How to make a difficult decision

“We have all a better guide in ourselves, if we would attend to it, than any other person can be.” –Mansfield Park by Jane Austen

Today, while trying to make a difficult decision, I found Ruth Chang’s TED talk on the topic. More elegantly than I could, she came to the conclusion that hard decisions (and some easy decisions) are not a matter of one choice being greater than, less than, or equal to another choice. There is no way to determine an absolute value, no scale to balance between them, no time machine to see the consequences of the various decisions. Instead, there are merely choices and the ability to weigh them internally against what is important to you.

You risk drifting, she says, when you instead listen to the outside noises of what others think is important. There is an infinite amount of advice available by just entering a few words into a search engine, and sometimes it can be difficult to focus on your own internal compass when tons of people, all convinced that they are right, want to give you advice. You have to decide what is the core of who you are (a donut-eating, urban-dwelling artist, for example) and to make all of your choices based on that core.

So, while money may be the primary factor that drives another person’s decisions, it is not safe to assume that a job that offers more money is the best decision for you. There are a variety of factors that need to go into the decision. The standard of living you want, the hours, your outside interests are all important factors. While this doesn’t offer a neat solution to my own choice, it has helped me to pinpoint a few things on which to focus:

  1. Tune out the other voices. For a moment, consider who you are, what you value, what is important to you. Personally, I know that money will never be a big component of my happiness. Having a career with a big salary does not fit in with my INFP, dreamer personality type. I have spent so much time reading career advice and listening to advice from friends and family members that I have strayed away from the core of what is really important to me.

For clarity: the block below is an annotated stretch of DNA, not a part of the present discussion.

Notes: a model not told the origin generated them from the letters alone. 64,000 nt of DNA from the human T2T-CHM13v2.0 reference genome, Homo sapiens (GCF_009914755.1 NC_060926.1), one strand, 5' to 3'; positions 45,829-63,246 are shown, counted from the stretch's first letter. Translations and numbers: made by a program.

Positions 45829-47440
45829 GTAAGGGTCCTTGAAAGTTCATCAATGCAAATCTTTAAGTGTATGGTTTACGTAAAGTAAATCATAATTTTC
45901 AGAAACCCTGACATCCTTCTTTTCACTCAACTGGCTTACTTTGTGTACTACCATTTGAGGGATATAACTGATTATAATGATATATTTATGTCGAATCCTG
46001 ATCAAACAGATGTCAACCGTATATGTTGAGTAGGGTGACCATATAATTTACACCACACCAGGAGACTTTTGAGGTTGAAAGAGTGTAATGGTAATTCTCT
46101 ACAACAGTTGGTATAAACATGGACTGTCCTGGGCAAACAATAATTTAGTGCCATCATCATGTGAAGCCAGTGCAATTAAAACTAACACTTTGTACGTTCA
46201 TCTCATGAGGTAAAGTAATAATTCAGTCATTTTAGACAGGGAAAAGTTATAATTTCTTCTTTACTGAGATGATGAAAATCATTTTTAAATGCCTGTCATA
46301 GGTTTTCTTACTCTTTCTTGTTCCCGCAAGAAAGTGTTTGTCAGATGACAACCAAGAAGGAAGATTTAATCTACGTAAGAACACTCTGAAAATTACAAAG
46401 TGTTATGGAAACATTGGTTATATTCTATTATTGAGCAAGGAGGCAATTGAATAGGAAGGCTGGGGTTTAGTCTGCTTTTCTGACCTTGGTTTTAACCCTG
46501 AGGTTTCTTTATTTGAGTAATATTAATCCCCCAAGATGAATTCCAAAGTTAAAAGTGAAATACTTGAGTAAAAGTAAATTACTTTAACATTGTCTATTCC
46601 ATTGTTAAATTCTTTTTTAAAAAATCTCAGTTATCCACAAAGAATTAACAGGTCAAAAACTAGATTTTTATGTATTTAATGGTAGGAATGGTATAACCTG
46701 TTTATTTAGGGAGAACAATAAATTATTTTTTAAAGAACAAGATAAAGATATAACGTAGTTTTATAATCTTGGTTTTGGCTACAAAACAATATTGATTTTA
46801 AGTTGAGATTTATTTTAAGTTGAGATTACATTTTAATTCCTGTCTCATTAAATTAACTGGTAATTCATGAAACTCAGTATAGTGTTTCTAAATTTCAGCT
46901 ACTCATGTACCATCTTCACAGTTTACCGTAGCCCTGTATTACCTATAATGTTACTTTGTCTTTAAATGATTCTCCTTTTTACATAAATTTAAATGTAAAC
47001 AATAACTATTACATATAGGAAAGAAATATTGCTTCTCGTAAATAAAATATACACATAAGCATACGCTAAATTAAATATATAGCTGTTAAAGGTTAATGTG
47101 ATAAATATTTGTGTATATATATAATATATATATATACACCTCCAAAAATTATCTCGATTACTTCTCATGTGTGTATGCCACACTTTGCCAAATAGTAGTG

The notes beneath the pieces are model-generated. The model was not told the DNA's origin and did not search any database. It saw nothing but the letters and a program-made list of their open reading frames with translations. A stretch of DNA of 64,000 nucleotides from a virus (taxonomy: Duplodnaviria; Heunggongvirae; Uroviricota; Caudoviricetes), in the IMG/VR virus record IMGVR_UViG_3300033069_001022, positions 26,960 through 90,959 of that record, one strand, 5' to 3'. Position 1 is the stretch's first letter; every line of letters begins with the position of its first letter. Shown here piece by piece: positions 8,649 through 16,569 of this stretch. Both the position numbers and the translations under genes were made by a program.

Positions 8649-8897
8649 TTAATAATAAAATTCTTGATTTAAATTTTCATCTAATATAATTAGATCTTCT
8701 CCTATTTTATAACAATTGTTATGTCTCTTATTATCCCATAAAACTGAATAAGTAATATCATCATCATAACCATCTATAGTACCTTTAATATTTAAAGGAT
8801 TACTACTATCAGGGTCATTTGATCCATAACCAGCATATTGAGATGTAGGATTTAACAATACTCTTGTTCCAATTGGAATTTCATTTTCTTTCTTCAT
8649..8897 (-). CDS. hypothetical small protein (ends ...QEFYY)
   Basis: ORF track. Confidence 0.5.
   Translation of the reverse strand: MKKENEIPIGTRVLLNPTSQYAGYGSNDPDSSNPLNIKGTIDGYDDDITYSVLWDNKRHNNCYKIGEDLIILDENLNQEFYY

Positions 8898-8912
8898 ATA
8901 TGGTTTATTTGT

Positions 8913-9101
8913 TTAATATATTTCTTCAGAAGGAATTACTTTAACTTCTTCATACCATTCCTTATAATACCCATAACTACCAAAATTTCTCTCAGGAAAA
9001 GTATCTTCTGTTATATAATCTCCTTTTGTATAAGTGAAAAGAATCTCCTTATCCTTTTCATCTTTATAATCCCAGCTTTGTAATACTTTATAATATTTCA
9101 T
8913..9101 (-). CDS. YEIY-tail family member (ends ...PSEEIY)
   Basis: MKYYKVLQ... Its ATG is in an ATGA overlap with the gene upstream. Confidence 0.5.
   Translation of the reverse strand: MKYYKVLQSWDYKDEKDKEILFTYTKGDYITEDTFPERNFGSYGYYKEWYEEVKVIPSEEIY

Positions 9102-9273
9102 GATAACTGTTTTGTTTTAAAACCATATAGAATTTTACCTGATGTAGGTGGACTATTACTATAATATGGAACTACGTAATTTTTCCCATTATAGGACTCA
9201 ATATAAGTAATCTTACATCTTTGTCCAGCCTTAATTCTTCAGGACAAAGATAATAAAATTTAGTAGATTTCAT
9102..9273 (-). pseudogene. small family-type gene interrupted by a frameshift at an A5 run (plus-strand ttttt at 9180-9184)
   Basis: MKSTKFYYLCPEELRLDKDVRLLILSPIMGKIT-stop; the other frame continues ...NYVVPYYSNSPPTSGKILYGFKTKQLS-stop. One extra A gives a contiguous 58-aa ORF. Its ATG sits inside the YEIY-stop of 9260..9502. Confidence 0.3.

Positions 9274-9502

1. Be realistic. I like Penelope Trunk’s advice because she is a great writer. She manages to be both practical and a good story-teller. And her life is full of drama that she doesn’t attempt to hide. Even on topics that don’t interest me, like homeschooling, I can usually find something to take away and use in my everyday life. For instance, you cannot be anything you want to be. Which is true. We all have limitations within our particular set of skills which we have to acknowledge when making any big decision.
  1. Take time to acknowledge that the decision is difficult, but that there has to be a choice in the end. I personally feel better before I make a decision, so I tend to prolong it as long as possible. Any excuse I can make, I will, procrastinating until the absolute last minute. The thing is, the extra time doesn’t help, and, if anything, it just delays the inevitable. It is perfectly fine to realize that you are lost, that the decision is difficult, but that shouldn’t be an excuse not to keep moving forward.

Making a difficult decision takes a lot of courage, strength, and soul-searching. It is not easy, but it is worth the time and effort that goes into the choice.